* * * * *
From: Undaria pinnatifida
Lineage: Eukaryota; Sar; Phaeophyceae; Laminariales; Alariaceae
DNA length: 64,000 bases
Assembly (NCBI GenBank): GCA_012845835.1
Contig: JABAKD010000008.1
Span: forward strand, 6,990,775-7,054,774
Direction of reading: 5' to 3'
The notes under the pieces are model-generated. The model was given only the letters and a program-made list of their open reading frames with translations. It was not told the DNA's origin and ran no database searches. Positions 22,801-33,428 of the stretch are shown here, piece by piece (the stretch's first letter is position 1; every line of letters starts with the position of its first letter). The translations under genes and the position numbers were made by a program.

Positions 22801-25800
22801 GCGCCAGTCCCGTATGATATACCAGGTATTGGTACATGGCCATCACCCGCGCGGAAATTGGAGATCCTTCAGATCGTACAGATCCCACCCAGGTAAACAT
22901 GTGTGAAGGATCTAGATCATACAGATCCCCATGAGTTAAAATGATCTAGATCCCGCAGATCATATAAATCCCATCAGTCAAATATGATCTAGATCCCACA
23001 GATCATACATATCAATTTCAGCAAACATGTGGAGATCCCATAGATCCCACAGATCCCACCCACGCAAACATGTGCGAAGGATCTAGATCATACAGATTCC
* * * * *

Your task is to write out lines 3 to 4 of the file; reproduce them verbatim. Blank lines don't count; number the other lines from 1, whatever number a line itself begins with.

DNA length: 64,000 bases
Assembly (NCBI GenBank): GCA_012845835.1